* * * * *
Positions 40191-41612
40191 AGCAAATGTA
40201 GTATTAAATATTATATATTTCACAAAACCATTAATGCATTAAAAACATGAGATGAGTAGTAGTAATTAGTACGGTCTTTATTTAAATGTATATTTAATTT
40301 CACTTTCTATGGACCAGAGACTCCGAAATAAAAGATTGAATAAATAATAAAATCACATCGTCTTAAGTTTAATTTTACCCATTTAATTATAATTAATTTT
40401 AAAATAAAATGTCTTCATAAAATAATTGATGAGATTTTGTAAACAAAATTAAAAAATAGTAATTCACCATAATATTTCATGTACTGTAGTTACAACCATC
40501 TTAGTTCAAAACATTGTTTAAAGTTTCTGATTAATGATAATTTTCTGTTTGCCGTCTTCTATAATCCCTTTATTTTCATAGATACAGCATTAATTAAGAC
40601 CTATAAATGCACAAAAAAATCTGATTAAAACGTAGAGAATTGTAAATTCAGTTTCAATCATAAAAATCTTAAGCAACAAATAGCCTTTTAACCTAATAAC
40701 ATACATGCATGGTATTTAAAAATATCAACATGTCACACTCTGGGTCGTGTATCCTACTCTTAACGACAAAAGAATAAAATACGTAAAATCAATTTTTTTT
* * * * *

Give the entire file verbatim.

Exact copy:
Positions 40191-41612
40191 AGCAAATGTA
40201 GTATTAAATATTATATATTTCACAAAACCATTAATGCATTAAAAACATGAGATGAGTAGTAGTAATTAGTACGGTCTTTATTTAAATGTATATTTAATTT
40301 CACTTTCTATGGACCAGAGACTCCGAAATAAAAGATTGAATAAATAATAAAATCACATCGTCTTAAGTTTAATTTTACCCATTTAATTATAATTAATTTT
40401 AAAATAAAATGTCTTCATAAAATAATTGATGAGATTTTGTAAACAAAATTAAAAAATAGTAATTCACCATAATATTTCATGTACTGTAGTTACAACCATC
40501 TTAGTTCAAAACATTGTTTAAAGTTTCTGATTAATGATAATTTTCTGTTTGCCGTCTTCTATAATCCCTTTATTTTCATAGATACAGCATTAATTAAGAC
40601 CTATAAATGCACAAAAAAATCTGATTAAAACGTAGAGAATTGTAAATTCAGTTTCAATCATAAAAATCTTAAGCAACAAATAGCCTTTTAACCTAATAAC
40701 ATACATGCATGGTATTTAAAAATATCAACATGTCACACTCTGGGTCGTGTATCCTACTCTTAACGACAAAAGAATAAAATACGTAAAATCAATTTTTTTT